With the background work now done, the fraudster sent an email to the CEO purporting to be from the accounts department of the contract manufacturer, attaching an invoice for $47,500 and explaining that there had been a change of account details. To add an air of authenticity to the scam, the fraudster used one of the actual contract manufacturer’s invoices as a template. So to all intents and purposes, the invoice looked normal; it featured the contract manufacturer’s logo and address on the heading of the invoice and carried a breakdown of the work carried out. The only difference was that the account details had been altered by the fraudster.

As a result of the forwarding rules in place, this email was immediately marked as read and sent to the deleted items folder. The fraudster then logged into the CEO’s account and, posing as the CEO, forwarded this email to the individual within the finance department responsible for authorizing payments and requested that the payment be made that day. As the CEO was out of the office and because the email requesting that the invoice be paid had come from his account, the employee in the finance department assumed that this was a legitimate request and duly paid the invoice.

Having seen that this ruse had worked, the fraudster decided to try their luck and sent through another invoice a few days later. On this occasion, due to the fact that it had only been a few days since the last invoice had been paid, the employee in the finance department responded to the CEO about the request to check that this was correct. Because of the forwarding rules put in place, however, the CEO was oblivious to the employee’s response – only the fraudster was aware of it. In the guise of the CEO, the fraudster responded and explained that all was in order and that the invoice should be paid.

With the employee in the finance department genuinely believing that they were in correspondence with the CEO and with any objections and queries about the payments being swiftly answered, the fraudster managed to get two further invoices approved, bringing the total amount paid out to $190,000. It was only upon the CEO’s return to the office that the payments came up in discussion and the scam was uncovered. Our policyholder reported the incident to local law enforcement and attempted to recover the funds from the recipient bank, but all of the money had been moved out of the fraudulent account and the prospects of a successful recovery were deemed to be remote. Thankfully for the insured, however, they had purchased cybercrime cover on their cyber policy and were able to recover the loss in full.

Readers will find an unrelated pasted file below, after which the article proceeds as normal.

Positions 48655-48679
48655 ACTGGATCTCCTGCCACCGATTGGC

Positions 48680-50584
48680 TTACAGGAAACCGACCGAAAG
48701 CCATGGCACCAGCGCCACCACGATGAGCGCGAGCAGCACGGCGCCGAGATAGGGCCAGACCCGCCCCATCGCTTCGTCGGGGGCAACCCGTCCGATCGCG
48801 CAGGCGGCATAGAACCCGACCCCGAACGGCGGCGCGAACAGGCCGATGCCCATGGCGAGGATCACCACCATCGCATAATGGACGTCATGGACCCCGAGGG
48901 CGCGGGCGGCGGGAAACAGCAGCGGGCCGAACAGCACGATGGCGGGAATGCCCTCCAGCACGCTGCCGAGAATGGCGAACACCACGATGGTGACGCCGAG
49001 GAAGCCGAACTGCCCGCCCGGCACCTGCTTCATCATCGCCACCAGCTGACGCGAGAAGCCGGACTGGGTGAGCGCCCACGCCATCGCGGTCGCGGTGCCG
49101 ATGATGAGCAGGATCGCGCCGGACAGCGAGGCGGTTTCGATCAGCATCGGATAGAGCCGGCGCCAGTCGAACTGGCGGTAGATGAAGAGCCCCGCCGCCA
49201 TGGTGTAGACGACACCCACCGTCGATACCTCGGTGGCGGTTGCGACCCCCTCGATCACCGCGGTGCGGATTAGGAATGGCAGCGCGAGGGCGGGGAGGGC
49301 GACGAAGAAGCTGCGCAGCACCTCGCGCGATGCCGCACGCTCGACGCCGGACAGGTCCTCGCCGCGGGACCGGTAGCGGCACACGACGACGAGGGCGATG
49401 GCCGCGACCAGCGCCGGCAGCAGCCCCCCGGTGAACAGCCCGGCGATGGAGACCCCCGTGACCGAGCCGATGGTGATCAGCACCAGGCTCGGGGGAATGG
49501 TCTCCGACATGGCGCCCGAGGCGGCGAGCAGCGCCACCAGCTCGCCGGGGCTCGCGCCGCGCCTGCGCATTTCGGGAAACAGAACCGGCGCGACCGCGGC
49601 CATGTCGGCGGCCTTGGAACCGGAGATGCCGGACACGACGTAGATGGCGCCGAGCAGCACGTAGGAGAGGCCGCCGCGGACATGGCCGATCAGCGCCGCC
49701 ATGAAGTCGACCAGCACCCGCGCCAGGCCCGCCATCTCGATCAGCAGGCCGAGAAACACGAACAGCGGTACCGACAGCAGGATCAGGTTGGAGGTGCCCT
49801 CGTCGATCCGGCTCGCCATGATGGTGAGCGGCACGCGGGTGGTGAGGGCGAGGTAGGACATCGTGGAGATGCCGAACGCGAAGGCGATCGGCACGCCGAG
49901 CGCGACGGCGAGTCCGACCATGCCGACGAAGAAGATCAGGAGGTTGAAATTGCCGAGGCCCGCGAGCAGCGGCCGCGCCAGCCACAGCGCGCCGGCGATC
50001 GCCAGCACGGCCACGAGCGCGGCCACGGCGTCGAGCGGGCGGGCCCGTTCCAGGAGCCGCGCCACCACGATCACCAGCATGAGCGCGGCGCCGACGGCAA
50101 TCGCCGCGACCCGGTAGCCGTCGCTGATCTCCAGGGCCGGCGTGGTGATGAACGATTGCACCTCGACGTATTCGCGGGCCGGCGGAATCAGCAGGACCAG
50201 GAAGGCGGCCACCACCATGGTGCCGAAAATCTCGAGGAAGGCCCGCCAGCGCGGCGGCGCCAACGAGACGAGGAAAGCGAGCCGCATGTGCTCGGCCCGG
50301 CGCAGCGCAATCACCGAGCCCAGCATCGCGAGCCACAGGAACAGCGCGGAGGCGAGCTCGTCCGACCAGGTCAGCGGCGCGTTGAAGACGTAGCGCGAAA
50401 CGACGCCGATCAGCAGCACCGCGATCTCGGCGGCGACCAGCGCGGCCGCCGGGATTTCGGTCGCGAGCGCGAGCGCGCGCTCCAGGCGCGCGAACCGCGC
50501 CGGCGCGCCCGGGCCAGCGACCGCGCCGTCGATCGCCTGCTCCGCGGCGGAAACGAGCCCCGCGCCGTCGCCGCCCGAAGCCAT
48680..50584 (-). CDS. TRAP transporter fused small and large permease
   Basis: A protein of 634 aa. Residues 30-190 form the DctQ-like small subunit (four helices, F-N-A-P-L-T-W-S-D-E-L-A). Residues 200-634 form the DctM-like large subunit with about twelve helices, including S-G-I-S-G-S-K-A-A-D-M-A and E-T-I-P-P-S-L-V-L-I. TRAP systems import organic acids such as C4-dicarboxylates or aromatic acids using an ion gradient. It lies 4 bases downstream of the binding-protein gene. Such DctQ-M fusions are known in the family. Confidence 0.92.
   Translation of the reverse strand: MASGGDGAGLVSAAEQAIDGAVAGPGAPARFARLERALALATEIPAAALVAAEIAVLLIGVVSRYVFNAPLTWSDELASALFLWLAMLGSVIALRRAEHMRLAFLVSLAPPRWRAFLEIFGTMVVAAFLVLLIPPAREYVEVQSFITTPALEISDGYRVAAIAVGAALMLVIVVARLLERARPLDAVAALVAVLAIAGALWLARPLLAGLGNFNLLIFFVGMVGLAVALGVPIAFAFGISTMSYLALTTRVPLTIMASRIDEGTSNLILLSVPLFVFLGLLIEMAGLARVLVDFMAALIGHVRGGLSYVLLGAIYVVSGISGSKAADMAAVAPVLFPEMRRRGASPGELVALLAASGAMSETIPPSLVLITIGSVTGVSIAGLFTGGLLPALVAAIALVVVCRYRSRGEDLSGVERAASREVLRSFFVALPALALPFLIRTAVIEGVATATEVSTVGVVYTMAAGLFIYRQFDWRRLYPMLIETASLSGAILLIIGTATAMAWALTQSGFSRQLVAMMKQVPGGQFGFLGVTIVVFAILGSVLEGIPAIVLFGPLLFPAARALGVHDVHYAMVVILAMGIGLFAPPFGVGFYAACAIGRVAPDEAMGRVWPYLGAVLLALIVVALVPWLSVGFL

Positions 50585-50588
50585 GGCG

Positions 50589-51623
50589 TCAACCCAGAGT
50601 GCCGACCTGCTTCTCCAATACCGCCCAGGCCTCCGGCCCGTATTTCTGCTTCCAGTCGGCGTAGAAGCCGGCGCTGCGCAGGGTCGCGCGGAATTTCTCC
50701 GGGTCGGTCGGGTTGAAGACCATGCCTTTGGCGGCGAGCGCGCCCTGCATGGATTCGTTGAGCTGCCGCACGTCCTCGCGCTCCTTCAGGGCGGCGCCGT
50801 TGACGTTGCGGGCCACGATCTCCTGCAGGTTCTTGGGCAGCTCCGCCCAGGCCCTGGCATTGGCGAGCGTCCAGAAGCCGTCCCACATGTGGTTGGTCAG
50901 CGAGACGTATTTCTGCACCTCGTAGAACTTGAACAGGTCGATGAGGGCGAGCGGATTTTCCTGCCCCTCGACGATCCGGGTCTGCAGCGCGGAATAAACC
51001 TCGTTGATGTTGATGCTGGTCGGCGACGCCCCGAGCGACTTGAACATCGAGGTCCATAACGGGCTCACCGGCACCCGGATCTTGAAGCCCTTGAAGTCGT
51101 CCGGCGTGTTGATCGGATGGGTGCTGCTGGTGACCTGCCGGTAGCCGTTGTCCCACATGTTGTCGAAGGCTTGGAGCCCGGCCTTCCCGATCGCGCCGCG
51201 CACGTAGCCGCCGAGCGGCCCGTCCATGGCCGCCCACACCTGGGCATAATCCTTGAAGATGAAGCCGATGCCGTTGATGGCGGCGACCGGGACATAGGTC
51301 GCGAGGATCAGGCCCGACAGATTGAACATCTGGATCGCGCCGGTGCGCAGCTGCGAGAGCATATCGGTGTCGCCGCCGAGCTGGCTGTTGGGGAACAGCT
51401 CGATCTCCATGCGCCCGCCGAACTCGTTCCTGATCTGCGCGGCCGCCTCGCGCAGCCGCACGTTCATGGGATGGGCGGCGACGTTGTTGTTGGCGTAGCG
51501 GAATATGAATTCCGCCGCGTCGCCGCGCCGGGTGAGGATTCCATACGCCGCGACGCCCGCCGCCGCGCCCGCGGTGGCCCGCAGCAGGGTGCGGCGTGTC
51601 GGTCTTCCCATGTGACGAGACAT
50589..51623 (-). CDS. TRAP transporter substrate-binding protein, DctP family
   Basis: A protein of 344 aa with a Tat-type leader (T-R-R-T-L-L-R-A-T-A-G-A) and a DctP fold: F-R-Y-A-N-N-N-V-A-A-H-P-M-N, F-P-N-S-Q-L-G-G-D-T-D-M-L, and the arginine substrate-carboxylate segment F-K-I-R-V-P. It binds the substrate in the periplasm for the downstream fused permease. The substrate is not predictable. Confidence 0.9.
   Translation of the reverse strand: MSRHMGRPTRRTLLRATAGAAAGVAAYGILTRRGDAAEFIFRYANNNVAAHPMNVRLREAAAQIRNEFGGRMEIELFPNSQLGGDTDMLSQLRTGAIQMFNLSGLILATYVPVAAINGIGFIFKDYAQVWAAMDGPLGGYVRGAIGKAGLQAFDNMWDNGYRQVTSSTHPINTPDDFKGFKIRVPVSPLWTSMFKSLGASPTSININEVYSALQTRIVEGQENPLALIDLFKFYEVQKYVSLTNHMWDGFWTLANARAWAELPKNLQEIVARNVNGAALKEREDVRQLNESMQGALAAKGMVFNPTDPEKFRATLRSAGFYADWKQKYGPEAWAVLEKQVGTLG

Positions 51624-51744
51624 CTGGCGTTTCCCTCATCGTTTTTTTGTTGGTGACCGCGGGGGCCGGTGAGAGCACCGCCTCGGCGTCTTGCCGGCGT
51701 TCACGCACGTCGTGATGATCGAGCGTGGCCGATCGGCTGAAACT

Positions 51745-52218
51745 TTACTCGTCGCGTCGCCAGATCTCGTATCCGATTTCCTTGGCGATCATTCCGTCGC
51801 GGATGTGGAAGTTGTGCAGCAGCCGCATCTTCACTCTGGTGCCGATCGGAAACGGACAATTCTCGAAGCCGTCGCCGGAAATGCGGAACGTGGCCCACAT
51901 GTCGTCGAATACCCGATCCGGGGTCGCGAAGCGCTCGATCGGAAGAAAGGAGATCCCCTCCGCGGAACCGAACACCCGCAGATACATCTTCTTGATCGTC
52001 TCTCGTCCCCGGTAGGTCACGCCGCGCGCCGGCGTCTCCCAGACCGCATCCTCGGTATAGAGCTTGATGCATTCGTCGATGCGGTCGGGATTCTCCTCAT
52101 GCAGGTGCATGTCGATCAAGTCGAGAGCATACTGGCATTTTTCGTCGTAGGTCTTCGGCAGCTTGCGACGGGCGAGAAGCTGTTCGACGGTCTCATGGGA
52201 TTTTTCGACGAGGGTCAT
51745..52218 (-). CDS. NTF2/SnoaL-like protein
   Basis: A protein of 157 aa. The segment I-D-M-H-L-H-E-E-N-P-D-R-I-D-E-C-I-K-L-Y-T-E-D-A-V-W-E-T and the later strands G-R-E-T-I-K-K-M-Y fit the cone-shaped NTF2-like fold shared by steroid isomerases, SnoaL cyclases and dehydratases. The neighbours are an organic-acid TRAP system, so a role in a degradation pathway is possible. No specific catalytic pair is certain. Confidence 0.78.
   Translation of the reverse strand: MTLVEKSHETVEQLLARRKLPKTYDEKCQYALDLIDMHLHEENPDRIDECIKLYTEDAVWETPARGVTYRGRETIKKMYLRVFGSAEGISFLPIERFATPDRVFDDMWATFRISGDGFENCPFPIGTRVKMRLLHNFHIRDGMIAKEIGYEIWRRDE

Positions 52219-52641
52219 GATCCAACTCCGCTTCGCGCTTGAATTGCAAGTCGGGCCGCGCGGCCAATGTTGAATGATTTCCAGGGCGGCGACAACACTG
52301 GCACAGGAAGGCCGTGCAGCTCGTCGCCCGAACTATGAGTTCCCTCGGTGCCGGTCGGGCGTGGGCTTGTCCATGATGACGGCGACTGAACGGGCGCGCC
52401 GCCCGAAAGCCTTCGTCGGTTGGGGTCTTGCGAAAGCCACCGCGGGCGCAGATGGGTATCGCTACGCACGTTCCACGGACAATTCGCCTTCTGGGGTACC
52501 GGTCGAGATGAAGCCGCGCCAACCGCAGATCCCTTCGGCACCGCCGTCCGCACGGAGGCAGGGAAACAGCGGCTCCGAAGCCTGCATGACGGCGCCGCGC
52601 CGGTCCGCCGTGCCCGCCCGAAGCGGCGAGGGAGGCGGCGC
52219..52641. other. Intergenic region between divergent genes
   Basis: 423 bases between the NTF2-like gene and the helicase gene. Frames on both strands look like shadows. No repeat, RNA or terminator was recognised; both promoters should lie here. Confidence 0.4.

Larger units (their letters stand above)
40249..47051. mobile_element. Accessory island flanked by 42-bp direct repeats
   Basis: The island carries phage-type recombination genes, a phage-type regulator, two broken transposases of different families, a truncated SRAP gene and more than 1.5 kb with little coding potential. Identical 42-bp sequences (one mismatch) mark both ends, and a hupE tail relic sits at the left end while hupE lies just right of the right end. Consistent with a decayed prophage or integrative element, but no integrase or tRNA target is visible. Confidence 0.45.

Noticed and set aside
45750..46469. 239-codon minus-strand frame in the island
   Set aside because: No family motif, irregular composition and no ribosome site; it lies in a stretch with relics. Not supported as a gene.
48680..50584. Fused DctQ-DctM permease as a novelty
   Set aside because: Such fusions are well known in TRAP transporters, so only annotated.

Our best defense against the rise in CEO fraud

This claim highlights a few key points. Firstly, it illustrates how CEOs and senior executives are prime targets for cybercriminals. CEOs and senior executives usually act as the face of their respective companies and as a result they tend to have bigger profiles on company websites and social media accounts, allowing cybercriminals to gather valuable information about them.

In addition, cybercriminals know that employees are instinctively less likely to question and more likely to act upon instructions from senior executives. CEOs and senior executives therefore need to be especially conscious of sticking to good cybersecurity practices, and employees need to be particularly alert to suspicious emails from senior executives and have robust call-back and authentication procedures in place.

Secondly, it shows that cybercriminals are becoming much more sophisticated. In the past, it was not uncommon to see blatant attempts at funds transfer fraud over email, with an urgent appeal for help or bogus prize giveaways being just two examples. 

Now, however, we are seeing far more nuanced attacks. In this case, the fraudster managed to trick the CEO into volunteering his email login details, identify who was responsible for authorizing payments and work out when the CEO was out of the office on a business trip, as well as setting up forwarding rules in the CEO’s inbox to avoid detection and making use of one of the insured’s genuine contract manufacturer’s invoice templates to add authenticity to the scam.

Finally, this claim also discredits one of the most common objections that organizations have to purchasing cyber insurance: namely that by investing heavily in IT security, they have no need for cyber insurance. The fact is that the vast majority of cyber incidents are a result of human error. With increasingly sophisticated attacks like this on the rise, it makes it very difficult for employees to tell the difference between a real email and a fake email or a real invoice and a fake invoice. Furthermore, with more and more financial transactions being carried out electronically, the number of opportunities for cybercriminals to steal these funds has never been greater. Having good training and authentication procedures in place can certainly help reduce the risk of an event like this happening, but it’s impossible for any business to be completely impervious to these kinds of attacks. This is why cyber insurance should be a part of any prudent organization’s risk management program, acting as a valuable safety net should the worst happen.